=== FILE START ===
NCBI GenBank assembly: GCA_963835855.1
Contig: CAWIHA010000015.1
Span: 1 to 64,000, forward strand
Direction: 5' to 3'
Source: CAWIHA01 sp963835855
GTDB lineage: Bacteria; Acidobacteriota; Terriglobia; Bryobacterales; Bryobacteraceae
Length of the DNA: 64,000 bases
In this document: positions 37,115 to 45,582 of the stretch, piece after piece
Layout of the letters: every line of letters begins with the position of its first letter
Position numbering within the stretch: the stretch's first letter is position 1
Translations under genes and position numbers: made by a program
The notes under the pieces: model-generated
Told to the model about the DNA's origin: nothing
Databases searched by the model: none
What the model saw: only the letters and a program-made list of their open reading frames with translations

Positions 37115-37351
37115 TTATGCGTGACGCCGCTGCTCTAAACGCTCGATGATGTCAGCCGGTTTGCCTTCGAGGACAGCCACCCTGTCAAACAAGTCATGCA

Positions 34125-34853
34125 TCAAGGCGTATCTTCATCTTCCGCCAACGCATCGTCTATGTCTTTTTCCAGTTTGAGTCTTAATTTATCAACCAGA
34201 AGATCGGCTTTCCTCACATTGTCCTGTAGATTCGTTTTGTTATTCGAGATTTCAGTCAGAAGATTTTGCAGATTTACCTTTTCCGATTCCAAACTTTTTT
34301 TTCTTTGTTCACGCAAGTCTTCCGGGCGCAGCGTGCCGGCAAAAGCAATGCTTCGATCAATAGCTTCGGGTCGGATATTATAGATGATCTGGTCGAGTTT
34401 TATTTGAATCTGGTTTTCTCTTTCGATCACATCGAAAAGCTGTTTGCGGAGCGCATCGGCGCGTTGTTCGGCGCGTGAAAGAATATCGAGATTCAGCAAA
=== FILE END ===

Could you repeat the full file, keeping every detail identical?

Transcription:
NCBI GenBank assembly: GCA_963835855.1
Contig: CAWIHA010000015.1
Span: 1 to 64,000, forward strand
Direction: 5' to 3'
Source: CAWIHA01 sp963835855
GTDB lineage: Bacteria; Acidobacteriota; Terriglobia; Bryobacterales; Bryobacteraceae
Length of the DNA: 64,000 bases
In this document: positions 37,115 to 45,582 of the stretch, piece after piece
Layout of the letters: every line of letters begins with the position of its first letter
Position numbering within the stretch: the stretch's first letter is position 1
Translations under genes and position numbers: made by a program
The notes under the pieces: model-generated
Told to the model about the DNA's origin: nothing
Databases searched by the model: none
What the model saw: only the letters and a program-made list of their open reading frames with translations

Positions 37115-37351
37115 TTATGCGTGACGCCGCTGCTCTAAACGCTCGATGATGTCAGCCGGTTTGCCTTCGAGGACAGCCACCCTGTCAAACAAGTCATGCA

Positions 34125-34853
34125 TCAAGGCGTATCTTCATCTTCCGCCAACGCATCGTCTATGTCTTTTTCCAGTTTGAGTCTTAATTTATCAACCAGA
34201 AGATCGGCTTTCCTCACATTGTCCTGTAGATTCGTTTTGTTATTCGAGATTTCAGTCAGAAGATTTTGCAGATTTACCTTTTCCGATTCCAAACTTTTTT
34301 TTCTTTGTTCACGCAAGTCTTCCGGGCGCAGCGTGCCGGCAAAAGCAATGCTTCGATCAATAGCTTCGGGTCGGATATTATAGATGATCTGGTCGAGTTT
34401 TATTTGAATCTGGTTTTCTCTTTCGATCACATCGAAAAGCTGTTTGCGGAGCGCATCGGCGCGTTGTTCGGCGCGTGAAAGAATATCGAGATTCAGCAAA